10 Things I’m Learning About Discipline

So, discipline and kids is not for the faint of heart.

Is anyone else exhausted from staying “on it” and

wanted to just let em run loose for a few weeks?


I’ve read probably as many books as you have

over the last 5 years of being a mom.

They all say conflicting things and it can make your head want to explode.

So, I’d thought you’d enjoy…




This was a light bulb for me the other day when an awesome expert, Tara, sat with me and tried to help me with my Larson. My sweet Larson is an ANGEL at school, but has some explosive tantrums at home that are truly scary.

Tara mentioned a thought that got my attention. I am guilty of using far too many words when correcting and not enough words when affirming. How many times do we just look over and gush on the things they are doing right? I don’t! I am waiting to pounce on the one thing they did wrong in an hour.

For example, I spent 5 minutes trying to convince Larson some ladder was too dangerous for her pretend jump house and could hurt her. I should’ve just said, “Larson, that is dangerous and mom said, NO!” Then, taken the ladder and been done with it. Oh, I love Tara’s thinking. Reverse it. Way fewer words when correcting (you can’t reason with a 3-year-old) and way more words when praising.


I’m not sure what took me so long to get this timer thing going. They don’t fight the timer, like they fight you. And, us moms are HORRIBLE with our internal clocks. We say 5 minutes and 30 minutes later we are chatting about something. I wouldn’t trust my word either. The timer makes us believable.

“5 minutes and we are getting out the pool!”

“10 minutes and we are cleaning up and leaving.”

THE GREAT TIP BY TARA – use for FUN things too.

“5 minutes and we are headed out for ice cream!”

Make a game. I’ll give you 2 minutes and see how many toys you can throw in this bin. Now, she also made this our main thing for time outs for Larson’s tantrums. As soon as explosive city begins. I don’t even look at her, no emotion – and move her to the bathroom and say I’ll see you in 3 minutes if you have self-control. If you she hasn’t calmed down in 3 minutes. Outside the door, I’ll say “Oh, larson – you need to calm down and get self control. I’ll set it again and be back in 3 minutes. I know you can do it.” She’s actually doing great. I love this SOO much better than just leaving in there until she stops – which took FOREVER. This has forced her to gather control faster. We haven’t had one in a week.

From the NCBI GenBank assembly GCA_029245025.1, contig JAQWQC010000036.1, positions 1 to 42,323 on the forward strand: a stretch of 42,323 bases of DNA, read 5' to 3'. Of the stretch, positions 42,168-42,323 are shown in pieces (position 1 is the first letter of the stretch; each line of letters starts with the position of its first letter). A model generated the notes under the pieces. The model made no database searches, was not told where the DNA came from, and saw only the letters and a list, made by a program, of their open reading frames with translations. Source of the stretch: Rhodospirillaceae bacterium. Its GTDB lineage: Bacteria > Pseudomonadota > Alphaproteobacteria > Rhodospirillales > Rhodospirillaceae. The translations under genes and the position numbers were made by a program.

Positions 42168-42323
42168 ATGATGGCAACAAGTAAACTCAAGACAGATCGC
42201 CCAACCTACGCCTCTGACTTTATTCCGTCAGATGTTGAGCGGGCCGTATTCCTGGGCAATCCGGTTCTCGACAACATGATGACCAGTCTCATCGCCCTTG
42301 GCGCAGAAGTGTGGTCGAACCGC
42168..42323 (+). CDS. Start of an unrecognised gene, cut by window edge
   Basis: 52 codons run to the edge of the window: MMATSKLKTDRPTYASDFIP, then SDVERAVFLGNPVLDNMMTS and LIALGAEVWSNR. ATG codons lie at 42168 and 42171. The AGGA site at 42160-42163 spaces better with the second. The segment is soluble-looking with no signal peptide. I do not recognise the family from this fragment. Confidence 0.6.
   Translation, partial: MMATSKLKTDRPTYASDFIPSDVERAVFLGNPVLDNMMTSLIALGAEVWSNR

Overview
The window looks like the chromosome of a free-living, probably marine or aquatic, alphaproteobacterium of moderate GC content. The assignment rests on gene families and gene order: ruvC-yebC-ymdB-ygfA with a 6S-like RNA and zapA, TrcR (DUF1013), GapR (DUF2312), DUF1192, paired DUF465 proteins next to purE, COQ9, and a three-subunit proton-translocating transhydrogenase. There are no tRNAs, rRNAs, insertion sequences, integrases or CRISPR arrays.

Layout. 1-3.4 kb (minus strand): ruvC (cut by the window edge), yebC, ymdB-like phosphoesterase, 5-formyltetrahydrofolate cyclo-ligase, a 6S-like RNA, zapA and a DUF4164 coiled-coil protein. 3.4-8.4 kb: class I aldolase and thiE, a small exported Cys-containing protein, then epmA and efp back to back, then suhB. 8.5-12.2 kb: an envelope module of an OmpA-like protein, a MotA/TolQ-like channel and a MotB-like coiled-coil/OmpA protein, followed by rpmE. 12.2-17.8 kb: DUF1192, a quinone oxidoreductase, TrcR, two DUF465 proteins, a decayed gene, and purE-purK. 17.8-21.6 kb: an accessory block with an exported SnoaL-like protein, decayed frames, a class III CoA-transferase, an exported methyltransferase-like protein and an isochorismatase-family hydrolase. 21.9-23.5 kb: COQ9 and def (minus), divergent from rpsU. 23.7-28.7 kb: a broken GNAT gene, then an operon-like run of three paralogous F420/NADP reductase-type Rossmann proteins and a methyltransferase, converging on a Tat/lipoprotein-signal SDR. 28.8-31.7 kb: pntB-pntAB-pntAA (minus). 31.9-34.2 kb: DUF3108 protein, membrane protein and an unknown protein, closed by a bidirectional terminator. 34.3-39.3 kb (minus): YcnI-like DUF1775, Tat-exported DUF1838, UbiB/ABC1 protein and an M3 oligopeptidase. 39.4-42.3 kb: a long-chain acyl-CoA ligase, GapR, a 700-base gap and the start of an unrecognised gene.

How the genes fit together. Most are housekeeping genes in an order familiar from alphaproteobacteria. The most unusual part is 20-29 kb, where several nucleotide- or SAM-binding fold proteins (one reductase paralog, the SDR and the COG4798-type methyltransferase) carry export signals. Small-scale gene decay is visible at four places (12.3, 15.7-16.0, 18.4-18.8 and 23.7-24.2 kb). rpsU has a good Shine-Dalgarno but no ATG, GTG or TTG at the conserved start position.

Another Tara AH-HA. Like air and water and food, our kiddos need our attention. They really do and that frankly annoys me and annoys us. If I think about my day and when things go wrong – 90 percent of it is because they just need me for something and I’m busy or I’m too lazy to be get involved or get what they want. My world should NOT and will NOT revolve 100 % arond them.  However, I chose to be a mom and a stay-at-home mom at that. They deserve my attention and to feel loved. I never want them feeling that blogs, facebook, pinterest or cleaning the house even trumps them. Never ever. There’s time they can wait patiently if I’m on the phone, but there is SURELY a time when I can drop what I’m doing and actually look them in the eyes and say “Yes, angel – what do you want to show me?” or “Yes, I sure can read you that book.” I typically give them the FULL BODY, FULL EYE contact once they start whining or ask me the 18th time and Tara says we have to reverse it. We ignore and we don’t respond or hear whining. When they ask nicely and speak in calm voice – reward them with their biggest need/want attention. Get on their level when they do it right – and say YES! I love helping you when you ask me that way. When they are whining or asking in a rude way, no time for those kiddos – keep movin.